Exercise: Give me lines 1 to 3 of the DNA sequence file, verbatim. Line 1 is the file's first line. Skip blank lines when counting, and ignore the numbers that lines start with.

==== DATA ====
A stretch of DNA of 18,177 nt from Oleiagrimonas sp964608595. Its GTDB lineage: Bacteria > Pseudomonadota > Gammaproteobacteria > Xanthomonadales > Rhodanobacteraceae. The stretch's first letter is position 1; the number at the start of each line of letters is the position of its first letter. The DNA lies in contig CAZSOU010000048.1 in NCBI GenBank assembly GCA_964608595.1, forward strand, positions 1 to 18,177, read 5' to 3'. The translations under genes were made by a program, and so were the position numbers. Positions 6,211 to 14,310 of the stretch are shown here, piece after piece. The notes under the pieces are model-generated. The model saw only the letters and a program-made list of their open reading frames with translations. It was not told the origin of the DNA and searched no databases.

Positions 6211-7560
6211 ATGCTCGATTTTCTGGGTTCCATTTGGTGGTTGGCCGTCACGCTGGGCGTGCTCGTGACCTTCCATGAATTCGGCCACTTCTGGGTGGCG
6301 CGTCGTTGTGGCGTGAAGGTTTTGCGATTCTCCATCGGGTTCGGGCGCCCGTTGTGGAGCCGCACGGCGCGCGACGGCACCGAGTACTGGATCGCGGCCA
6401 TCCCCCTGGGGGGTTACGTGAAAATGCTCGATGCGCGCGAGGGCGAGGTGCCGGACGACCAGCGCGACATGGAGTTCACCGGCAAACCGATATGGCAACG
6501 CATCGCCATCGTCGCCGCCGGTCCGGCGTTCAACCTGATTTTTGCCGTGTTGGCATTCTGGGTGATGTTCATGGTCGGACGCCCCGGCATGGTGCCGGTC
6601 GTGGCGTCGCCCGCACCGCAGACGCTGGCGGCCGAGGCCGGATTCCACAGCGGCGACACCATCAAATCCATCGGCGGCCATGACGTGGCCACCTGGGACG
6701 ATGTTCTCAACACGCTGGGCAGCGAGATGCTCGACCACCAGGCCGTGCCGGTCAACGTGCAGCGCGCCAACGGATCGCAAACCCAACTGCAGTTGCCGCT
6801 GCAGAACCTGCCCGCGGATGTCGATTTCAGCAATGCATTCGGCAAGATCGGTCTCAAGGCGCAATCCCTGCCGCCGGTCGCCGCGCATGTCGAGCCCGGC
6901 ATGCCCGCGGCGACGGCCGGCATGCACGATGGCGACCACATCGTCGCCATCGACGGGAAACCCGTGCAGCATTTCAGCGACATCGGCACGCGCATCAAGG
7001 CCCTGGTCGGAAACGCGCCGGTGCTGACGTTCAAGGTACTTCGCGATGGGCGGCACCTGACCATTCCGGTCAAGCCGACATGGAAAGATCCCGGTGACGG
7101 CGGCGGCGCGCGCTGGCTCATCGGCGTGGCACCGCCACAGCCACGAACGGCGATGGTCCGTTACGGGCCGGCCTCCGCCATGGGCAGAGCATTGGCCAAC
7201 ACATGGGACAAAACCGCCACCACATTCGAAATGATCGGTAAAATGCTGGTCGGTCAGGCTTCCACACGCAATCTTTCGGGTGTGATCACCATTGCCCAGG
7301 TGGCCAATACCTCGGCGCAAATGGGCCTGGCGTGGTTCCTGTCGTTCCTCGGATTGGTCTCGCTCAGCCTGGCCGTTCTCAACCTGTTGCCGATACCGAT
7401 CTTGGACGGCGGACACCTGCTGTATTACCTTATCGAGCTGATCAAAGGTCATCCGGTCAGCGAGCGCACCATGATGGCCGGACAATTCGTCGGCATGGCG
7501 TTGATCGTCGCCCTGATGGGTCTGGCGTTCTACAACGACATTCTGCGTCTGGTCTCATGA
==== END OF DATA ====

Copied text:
A stretch of DNA of 18,177 nt from Oleiagrimonas sp964608595. Its GTDB lineage: Bacteria > Pseudomonadota > Gammaproteobacteria > Xanthomonadales > Rhodanobacteraceae. The stretch's first letter is position 1; the number at the start of each line of letters is the position of its first letter. The DNA lies in contig CAZSOU010000048.1 in NCBI GenBank assembly GCA_964608595.1, forward strand, positions 1 to 18,177, read 5' to 3'. The translations under genes were made by a program, and so were the position numbers. Positions 6,211 to 14,310 of the stretch are shown here, piece after piece. The notes under the pieces are model-generated. The model saw only the letters and a program-made list of their open reading frames with translations. It was not told the origin of the DNA and searched no databases.

Positions 6211-7560
6211 ATGCTCGATTTTCTGGGTTCCATTTGGTGGTTGGCCGTCACGCTGGGCGTGCTCGTGACCTTCCATGAATTCGGCCACTTCTGGGTGGCG